The Malaysia External Trade Development Corporation (MATRADE) has been at the forefront of strengthening Malaysia’s international trade since it was established as the national trade promotion agency in 1993. The fact that Malaysia’s trade for 2022 reached RM2.8 trillion, exceeding the RM2 trillion mark for the second successive year while its exports in 2022 has already exceeded the country’s export projection of the 12th Malaysia Plan (RMK-12) for 2025, three years ahead of the target, clearly indicates that its efforts have been bearing fruit.
However, these historic highs can easily turn into fleeting moments if MATRADE doesn’t continue to address key trends that Malaysian exporters face in the international arena. Among these major trends are the challenges and opportunities emerging from the global adoption of United Nations’ Sustainability Development Goals (SDGs). This has resulted in a growing demand for green products and services as well as for suppliers who have adopted Environmental, Social, and Governance (ESG) standards.
Realising this, MATRADE began a two-pronged strategy which entailed not only reinforcing sustainability practices among Malaysian exporters but also leveraging on the opportunities that has started to flow globally from the emerging green economy.
The strategy was given life when MATRADE embarked on an initiative termed Sustainability Action Values for Exporters (S.A.V.E) in 2019. The initiative was designed to increase awareness and adoption of sustainable practices among local companies, especially those involved in the global supply chain.
As such, MATRADE was one of the earliest Government organisations to implement a programme of this nature as it had realised early on that sustainability is not a passing fad but a trend that Malaysian exporters need to embrace to remain relevant.
Since then, MATRADE had initiated several programmes under the S.A.V.E initiative. For instance, MATRADE’s National Export Day 2019 carried the themed Sustainability and Inclusiveness. The same year, MATRADE also held the Sustainability-Ready Exporters (Su-RE) Conference, aimed at helping small and medium enterprises (SMEs) and mid-tier companies (MTCs) adopt sustainability values in their processes.
MATRADE also set about on close collaborations with other government agencies, multilateral organisations and private sector partners in its sustainability drive. A case in point are the Memorandum of Cooperation (MoC) agreements that it signed with CIMB Islamic Bank (CIMB Islamic) and the Malaysian Green Technology and Climate Change Centre (MGTC) in 2021. Under these MoCs, each signatory organisation contributed a specific expertise to helping Malaysian exporters become more future driven and hence sustainable. CIMB Islamic for example, supported MATRADE’s endeavour through capacity building and business matching programmes.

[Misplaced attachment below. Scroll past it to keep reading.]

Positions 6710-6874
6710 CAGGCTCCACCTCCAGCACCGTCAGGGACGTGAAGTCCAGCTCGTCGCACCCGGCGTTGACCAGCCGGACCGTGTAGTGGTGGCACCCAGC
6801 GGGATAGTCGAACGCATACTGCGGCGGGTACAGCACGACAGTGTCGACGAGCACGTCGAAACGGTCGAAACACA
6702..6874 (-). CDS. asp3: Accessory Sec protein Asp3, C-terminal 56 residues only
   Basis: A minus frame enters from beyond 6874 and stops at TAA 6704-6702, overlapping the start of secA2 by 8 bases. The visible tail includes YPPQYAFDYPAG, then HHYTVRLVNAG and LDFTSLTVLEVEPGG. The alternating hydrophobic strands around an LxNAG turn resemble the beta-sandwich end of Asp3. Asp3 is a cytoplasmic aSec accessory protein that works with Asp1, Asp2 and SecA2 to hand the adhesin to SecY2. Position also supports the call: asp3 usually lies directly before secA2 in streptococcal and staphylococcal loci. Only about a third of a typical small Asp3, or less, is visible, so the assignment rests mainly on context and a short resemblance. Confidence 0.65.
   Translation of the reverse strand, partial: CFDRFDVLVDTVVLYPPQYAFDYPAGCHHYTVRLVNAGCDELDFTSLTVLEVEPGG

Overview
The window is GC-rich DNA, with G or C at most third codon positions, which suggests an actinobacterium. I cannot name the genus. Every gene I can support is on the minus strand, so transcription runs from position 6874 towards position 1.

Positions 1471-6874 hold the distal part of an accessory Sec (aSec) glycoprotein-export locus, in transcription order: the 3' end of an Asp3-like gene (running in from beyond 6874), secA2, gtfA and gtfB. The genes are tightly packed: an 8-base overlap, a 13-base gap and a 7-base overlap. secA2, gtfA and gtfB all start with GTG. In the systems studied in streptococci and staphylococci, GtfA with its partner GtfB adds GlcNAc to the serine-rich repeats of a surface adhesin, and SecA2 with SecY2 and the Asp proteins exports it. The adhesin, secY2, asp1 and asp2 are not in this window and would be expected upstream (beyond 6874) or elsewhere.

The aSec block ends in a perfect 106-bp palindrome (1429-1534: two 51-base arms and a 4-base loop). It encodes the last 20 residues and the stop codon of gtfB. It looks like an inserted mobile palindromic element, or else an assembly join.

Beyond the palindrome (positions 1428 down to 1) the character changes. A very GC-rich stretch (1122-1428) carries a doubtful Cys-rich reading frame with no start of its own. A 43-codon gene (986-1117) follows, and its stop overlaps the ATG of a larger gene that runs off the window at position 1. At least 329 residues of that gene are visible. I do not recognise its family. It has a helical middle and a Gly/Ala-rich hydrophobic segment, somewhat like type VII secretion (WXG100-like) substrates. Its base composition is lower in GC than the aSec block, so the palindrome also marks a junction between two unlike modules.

MATRADE and Sustainability
In 2022, MATRADE focused on developing several structured programmes intended to support the aspirations of the National Trade Blueprint (NTBp), a document designed to provide direction to Malaysia’s external trade direction until 2025. One of the areas that NTBp provided due focus on was on sustainability. For example, Thrust 8 of the NTBp focuses on sustainability and innovations.
This continued push for targeted intervention to support different stakeholders resulted in more collaborations as MATRADE continued to look for meaningful partnerships and targeted outcomes. Not surprisingly, it is currently in the midst of rolling out the Greening Export Supply Chain Initiative (GxSCI), which is an engagement programme with industry associations and large exporters to green the industry supply chain. For this project, it will be collaborating with among others, the Ministry of International Trade and Industry (MITI), as well as Bank Negara Malaysia.
GxSCI will be rolled out with close partnership with industry associations as well as foreign chambers of commerce in Malaysia. Sectors that will be given due focus in the first wave of engagement will be those which has significant exposure to the export markets such as petrochemical, electrical & electronics, and furniture.
One of the unique features of GxSCI is that a component called fund-matching whereby MATRADE will be linking Malaysian companies, especially exporters to all the financial incentives that the Malaysian Government currently offers through various Ministries and agencies that can promote various different aspects of ESG compliance. This will include the likes of Low Carbon Transition Facility, which BNM offers to SMEs intending to embrace ESG practices.